Exclusive Interview: Angela Bassett on ‘American Horror Story: Coven’
When FX presented “American Horror Story: Coven” to the Television Critics Association, all I knew about the new season was the title, and that Angela Bassett is playing New Orleans voodoo priestess Marie Laveau.
They’re still being very secretive. I did know I wanted to interview Angela Bassett though. I solicited some fan questions from Twitter, so thank you readers for those. And I got to ask a few of my longtime fan questions when I got to sit down with Bassett one-on-one.
CraveOnline: You’ve used French before.
Angela Bassett: Very little.
Have you had to brush up on your language skills for New Orleans?
Yes. Yes, I have. A little bit, yeah. Yeah, I did a little bit of French in Jumping the Broom. I think that was it, right? That’s the only place. I grew up speaking Spanish and this is a little Creole French.
Are you going to be speaking French a lot?
Yes, I’m trying to put a little bit into the first episode, a little mon cheri, a little bit of that.
Well, mon cheri we all know. Do you have some specific French words?
Oh, on and on and on? Let’s see, just how you would say “my name is” but in the Creole. It’s not high high French. It’s the French of Louisiana, the Creole French. It’s a little different, which they wouldn’t understand in France. It’s a language that’s sort of dying off, but someone I just met last week who is of Creole descent, a lot of them have grown up with certain phrases all their lives. We’re trying to sprinkle a little of that in it. Not so much that they’ll have to do subtitles for you guys.
Are you playing a good or evil character?
I think I’m playing an evil character with good intentions. No, that’s the question. I don’t know which way it’s going. Right now, starting off this week, in my mind, she’s good. She’s doing what’s good, what’s right. I don’t know where she’s going to take the turn, but what she’s doing is good. She’s not evil for evil’s sake. She’s righting some wrongs.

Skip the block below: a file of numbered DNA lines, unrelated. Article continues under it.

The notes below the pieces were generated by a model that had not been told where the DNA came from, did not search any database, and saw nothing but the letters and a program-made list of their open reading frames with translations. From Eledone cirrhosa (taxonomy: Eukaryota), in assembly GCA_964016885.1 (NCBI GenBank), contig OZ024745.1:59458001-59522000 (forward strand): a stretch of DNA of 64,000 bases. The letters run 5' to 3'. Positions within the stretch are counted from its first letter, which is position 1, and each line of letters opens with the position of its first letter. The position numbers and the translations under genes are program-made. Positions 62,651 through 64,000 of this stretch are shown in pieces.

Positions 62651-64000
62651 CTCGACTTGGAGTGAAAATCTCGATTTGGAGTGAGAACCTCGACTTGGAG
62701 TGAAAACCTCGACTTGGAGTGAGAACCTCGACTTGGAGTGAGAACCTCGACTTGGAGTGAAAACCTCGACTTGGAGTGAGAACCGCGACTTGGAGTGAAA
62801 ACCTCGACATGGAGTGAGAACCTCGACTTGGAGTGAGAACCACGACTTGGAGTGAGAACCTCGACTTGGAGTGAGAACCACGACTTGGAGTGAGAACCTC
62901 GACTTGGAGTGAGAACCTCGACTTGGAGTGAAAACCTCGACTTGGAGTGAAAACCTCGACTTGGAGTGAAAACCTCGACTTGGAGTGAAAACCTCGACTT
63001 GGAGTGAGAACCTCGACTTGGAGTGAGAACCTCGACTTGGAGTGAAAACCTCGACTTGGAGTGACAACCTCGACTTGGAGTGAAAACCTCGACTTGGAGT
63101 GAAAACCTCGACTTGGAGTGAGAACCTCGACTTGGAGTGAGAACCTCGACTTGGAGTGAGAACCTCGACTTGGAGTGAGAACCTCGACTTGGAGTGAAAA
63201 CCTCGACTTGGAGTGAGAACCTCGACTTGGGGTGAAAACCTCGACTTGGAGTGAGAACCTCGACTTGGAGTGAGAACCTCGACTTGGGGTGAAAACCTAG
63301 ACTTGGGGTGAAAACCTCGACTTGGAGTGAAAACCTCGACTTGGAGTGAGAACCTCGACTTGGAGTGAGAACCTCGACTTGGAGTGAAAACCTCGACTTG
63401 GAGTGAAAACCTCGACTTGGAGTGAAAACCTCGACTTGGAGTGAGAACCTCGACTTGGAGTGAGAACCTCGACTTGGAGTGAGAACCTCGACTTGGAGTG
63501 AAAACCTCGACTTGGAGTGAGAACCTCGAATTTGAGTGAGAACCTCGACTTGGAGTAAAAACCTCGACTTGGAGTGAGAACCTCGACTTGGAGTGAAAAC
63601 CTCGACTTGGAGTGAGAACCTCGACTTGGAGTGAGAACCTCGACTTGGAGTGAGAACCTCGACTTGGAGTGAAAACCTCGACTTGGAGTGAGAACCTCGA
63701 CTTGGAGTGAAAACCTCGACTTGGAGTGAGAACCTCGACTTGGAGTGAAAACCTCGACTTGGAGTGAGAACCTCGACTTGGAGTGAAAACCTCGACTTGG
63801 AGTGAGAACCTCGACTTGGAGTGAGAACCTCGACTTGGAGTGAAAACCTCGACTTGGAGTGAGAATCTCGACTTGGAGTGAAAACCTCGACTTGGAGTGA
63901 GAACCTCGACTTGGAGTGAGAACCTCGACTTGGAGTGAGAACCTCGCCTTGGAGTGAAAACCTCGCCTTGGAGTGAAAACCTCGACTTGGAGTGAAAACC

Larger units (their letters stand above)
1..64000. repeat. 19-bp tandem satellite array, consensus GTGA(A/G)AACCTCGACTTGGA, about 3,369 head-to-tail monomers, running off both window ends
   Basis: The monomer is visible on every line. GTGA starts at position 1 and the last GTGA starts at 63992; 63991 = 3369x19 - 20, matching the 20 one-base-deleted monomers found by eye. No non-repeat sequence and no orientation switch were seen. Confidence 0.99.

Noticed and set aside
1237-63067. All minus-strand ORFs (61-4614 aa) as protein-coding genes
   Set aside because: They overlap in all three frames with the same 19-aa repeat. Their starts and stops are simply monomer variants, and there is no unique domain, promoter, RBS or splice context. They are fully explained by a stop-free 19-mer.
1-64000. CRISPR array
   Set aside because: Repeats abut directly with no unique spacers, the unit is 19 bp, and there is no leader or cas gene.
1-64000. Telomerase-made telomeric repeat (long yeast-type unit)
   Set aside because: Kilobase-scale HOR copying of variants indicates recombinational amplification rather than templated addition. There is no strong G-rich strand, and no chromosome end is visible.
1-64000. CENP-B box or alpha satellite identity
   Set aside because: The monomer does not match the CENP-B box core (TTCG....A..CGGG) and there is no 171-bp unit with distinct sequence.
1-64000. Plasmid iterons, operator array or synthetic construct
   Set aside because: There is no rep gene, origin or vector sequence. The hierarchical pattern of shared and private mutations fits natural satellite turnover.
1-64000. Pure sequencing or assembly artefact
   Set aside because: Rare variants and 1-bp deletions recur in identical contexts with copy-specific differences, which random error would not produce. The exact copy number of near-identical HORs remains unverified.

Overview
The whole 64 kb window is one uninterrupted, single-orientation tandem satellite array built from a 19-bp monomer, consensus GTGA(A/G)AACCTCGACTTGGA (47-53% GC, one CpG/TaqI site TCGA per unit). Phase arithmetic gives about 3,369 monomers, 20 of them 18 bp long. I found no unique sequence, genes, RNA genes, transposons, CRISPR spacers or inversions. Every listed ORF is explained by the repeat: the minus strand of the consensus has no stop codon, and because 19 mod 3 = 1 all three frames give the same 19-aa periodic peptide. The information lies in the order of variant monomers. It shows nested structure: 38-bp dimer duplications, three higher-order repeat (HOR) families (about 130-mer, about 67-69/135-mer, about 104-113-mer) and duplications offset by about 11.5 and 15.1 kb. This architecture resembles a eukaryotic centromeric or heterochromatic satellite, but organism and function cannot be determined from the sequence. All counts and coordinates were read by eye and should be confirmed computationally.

Did you know anything about voodoo before Marie Laveau?
No. I’d heard of her. I was familiar with Marie Laveau so I was familiar with her as an individual person, esteemed highly in Louisiana culture but I didn’t know anything about voodoo.
Had you shot films in New Orleans before?
What are the pros and cons of working in New Orleans?
From my point of view, the actor’s point of view, the music, the food, the people. I think the people number one [are pro]. They’re very warm. That whole idea of southern hospitality, “I certainly hope you enjoy the rest of your day.” Just the things they say to you, it’s just very colorful and very sincere. I love that.
Did you ever get spooked on the set?
No, not yet. Not yet. I did go to her tomb yesterday. I mean, I walked in there gingerly and with respect, but that’s as close as I came to being a little bit spooked. But not on the set.
Can you believe it’s been 20 years since What’s Love Got to Do With It? How do you reflect on that film?
I don’t really think about it too much. I was told this year that it’s the 20th anniversary and it was like, “What? The hell you say. Are you sure about that?” I remember it fondly, I remember it like yesterday, I remember it proudly but I can’t believe it’s been 20 years.
I can’t either. Did you ever hear from Ike Turner over the years?
I ran into him once a couple years after that. Degnan, down there off Crenshaw.
How did that go?
He was like, “Hey, girl. I’m going to make my own movie. I want you to be in it.” I was like, “I think we already did it. You’re going to do it again?” From his point of view, of course. He was eye of the tiger and positive. I may have had a little trepidation, but he was warm to me.
It’s been 21 years since Malcolm X and 22 since Boyz n the Hood.
Okay, what are you trying to do? You trying to make me feel good? [Laughs]
Reflect on the classics. It’s only been 15 years since Stella Got Her Groove Back.
Oh, wow, really. I guess I just keep putting one foot in front of the other, just keep striving, keep trying to find new and great women and roles to play. That’s what it’s about. Leave the reflection to others. I take a moment now and say, “Yeah, I’ve been blessed to be able to do some good stuff.” There are some highlights there that have touched people and they were well drawn, well written, well performed. People are still enjoying them today.